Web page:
“The Surveyor’s Detritus” by Erika Osborne.
Sustainability education through art
Erika Osborne, associate professor in CSU’s Department of Art and Art History, received a $6,000 fellowship last year from the School of Global Environmental Sustainability to promote sustainability through art.
Osborne creates works that raise awareness of environmental issues in the American West. The support she received helped add to her “Re-Manifesting Destiny” series with two paintings that address climate change and the urban-wilderness interface.
Q: Focusing on sustainability through art is an unusual — and interesting — career option. How did you end up in this career?
A: I was lucky enough to study at the University of New Mexico, where I participated in two amazing field programs for artists — Land Arts of the American West and Wilderness Studio. Both courses dealt with being an artist of “place,” and both courses required significant amounts of time out of doors, in the field. I went on to teach both of those courses and then developed similar programming at West Virginia University and at Colorado State University. It’s impossible to engage “place” without looking at environmental degradation and hoping for a sustainable future. My work has stemmed from the need to communicate these things.
Q: How do you describe the field of “environmental art”?
A: The environment has come to the forefront in political, social and economic dialogues, and it is important to acknowledge the role it plays in the arts. Artists have stepped outside of their areas of expertise and have begun to collaborate with scientists, architects and designers. The work is displayed both in and outside museums or galleries.
Q: What made you decide to apply to the SoGES Resident Fellows program?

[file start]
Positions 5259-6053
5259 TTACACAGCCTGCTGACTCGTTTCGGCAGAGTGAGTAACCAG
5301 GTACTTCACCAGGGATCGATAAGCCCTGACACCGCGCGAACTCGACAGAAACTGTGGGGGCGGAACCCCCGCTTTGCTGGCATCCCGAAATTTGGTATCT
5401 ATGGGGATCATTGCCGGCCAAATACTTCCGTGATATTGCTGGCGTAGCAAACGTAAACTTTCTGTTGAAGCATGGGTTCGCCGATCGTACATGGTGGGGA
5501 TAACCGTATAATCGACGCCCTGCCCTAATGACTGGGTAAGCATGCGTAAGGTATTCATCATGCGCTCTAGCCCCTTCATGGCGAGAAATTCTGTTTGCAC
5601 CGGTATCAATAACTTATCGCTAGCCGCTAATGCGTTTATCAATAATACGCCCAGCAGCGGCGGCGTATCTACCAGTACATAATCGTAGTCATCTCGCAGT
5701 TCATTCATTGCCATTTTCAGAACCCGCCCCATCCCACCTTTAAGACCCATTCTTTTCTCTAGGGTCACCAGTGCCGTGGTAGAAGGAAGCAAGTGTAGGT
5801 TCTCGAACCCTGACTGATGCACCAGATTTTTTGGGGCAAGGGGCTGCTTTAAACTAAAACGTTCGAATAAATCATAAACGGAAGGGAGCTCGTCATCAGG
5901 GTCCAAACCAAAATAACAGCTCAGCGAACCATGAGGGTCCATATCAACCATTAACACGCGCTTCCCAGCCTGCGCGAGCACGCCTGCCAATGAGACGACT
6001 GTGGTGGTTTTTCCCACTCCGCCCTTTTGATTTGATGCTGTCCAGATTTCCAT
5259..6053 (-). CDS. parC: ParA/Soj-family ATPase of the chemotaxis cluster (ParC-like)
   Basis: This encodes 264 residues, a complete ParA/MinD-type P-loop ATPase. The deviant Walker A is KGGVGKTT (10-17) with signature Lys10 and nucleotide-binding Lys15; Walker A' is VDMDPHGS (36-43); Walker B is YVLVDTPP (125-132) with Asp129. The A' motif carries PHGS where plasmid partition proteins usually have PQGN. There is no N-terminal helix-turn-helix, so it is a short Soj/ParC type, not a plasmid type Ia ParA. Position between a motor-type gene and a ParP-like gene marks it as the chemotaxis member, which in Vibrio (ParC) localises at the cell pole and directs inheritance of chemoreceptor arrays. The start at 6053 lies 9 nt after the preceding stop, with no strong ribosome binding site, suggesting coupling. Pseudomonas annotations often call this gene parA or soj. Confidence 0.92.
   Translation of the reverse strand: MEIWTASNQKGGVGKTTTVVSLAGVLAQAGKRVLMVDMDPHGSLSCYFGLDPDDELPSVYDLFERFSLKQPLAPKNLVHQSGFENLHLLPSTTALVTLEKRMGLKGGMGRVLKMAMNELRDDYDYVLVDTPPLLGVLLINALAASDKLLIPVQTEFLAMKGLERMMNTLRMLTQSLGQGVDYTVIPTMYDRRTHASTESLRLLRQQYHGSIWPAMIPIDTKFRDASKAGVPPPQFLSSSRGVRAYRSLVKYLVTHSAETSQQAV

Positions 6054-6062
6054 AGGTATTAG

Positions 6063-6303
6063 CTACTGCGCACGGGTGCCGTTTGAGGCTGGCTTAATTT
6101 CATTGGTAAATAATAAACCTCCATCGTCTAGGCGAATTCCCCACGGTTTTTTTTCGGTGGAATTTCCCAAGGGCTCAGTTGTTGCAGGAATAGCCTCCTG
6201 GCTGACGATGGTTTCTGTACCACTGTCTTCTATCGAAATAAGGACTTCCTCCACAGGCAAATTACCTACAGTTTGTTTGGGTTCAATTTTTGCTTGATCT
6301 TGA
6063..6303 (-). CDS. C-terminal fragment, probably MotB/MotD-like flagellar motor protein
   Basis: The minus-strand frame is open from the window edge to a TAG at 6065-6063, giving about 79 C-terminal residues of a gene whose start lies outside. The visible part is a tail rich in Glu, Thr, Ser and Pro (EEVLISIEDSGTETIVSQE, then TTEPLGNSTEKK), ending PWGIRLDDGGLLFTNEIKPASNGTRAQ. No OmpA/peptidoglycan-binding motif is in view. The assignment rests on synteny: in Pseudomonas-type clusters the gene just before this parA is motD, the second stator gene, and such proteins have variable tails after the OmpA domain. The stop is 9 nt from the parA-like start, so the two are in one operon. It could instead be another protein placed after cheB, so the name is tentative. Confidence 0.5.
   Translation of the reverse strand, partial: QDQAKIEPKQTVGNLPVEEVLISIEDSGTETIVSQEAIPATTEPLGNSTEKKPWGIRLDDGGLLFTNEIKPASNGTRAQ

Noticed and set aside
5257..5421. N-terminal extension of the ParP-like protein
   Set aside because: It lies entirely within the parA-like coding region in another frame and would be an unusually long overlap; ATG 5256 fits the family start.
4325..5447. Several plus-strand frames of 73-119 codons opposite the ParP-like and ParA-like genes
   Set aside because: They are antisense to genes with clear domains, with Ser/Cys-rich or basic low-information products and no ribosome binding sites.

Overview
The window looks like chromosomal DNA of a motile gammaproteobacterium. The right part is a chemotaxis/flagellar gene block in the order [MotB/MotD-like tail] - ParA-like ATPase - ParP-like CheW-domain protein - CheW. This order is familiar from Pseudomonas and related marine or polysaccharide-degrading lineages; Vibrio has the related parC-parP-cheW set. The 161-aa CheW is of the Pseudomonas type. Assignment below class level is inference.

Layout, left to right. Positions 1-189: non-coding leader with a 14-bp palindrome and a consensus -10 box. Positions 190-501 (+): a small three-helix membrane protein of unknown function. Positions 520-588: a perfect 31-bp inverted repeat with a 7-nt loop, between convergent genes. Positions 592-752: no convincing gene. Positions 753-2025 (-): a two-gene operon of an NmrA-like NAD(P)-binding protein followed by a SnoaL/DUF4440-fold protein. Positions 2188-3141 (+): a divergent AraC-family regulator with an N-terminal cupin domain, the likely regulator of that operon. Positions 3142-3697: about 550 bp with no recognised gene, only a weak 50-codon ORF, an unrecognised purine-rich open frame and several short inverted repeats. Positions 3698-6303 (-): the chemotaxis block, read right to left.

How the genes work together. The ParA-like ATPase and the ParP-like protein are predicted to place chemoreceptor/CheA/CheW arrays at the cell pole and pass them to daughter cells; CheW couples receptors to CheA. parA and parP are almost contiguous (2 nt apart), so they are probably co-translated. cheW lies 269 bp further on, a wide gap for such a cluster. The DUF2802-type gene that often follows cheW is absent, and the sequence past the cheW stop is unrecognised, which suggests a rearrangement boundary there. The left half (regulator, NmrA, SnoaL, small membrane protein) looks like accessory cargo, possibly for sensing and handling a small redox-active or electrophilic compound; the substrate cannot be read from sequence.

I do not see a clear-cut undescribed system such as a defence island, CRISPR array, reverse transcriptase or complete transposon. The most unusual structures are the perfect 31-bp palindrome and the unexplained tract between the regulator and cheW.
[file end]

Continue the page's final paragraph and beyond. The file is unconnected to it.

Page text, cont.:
A: SoGES is one of the reasons I accepted a faculty position at CSU. For the past 10 years, I have been dedicated to creating work about the environment and to teaching courses that get students to engage the environment as part of their studio practice. I was impressed with the support that SoGES had from the University at large, and it truly seemed like it provided a structure for interdisciplinary collaboration and research. Once I got to Fort Collins and began working at CSU, I introduced myself to the SoGES crew and from there was turned on to their fellowships. I was the first SoGES fellow from the Art and Art History Department.
Q: In reading about your work, it seems as if you approach your painting in the way that a reporter sits down to write an article. What do you think of that parallel?
A: That’s a fair comparison. Like a reporter, I research, gather information and spend time on location, gathering the “ground truth” for the story I want to tell. I then try to frame it in a way that makes sense and is compelling — just like a good reporter would.
Q: What do you hope the impact of your work will be?
A: I hope that my work inspires people to consider their place in the world in a real way. We love and abuse our environment simultaneously. I want my work to reflect that. Nothing is black and white. Everything is nuanced. If we can tune into this, then perhaps we can come up with real solutions to our environmental problems.
Q: How can we see your art?
A: I am represented by Robischon Gallery in Denver, so my work can always be seen there. I also currently have a bunch of paintings traveling around Pennsylvania — Philadelphia and Pittsburgh — in a show called The Mountain and the Bumblebee. In addition, I’ll be doing a residency at Sagehen Creek Field Station, a UC Berkley research site, in the summer — another venue for exploring the intersection of art, science, culture and history.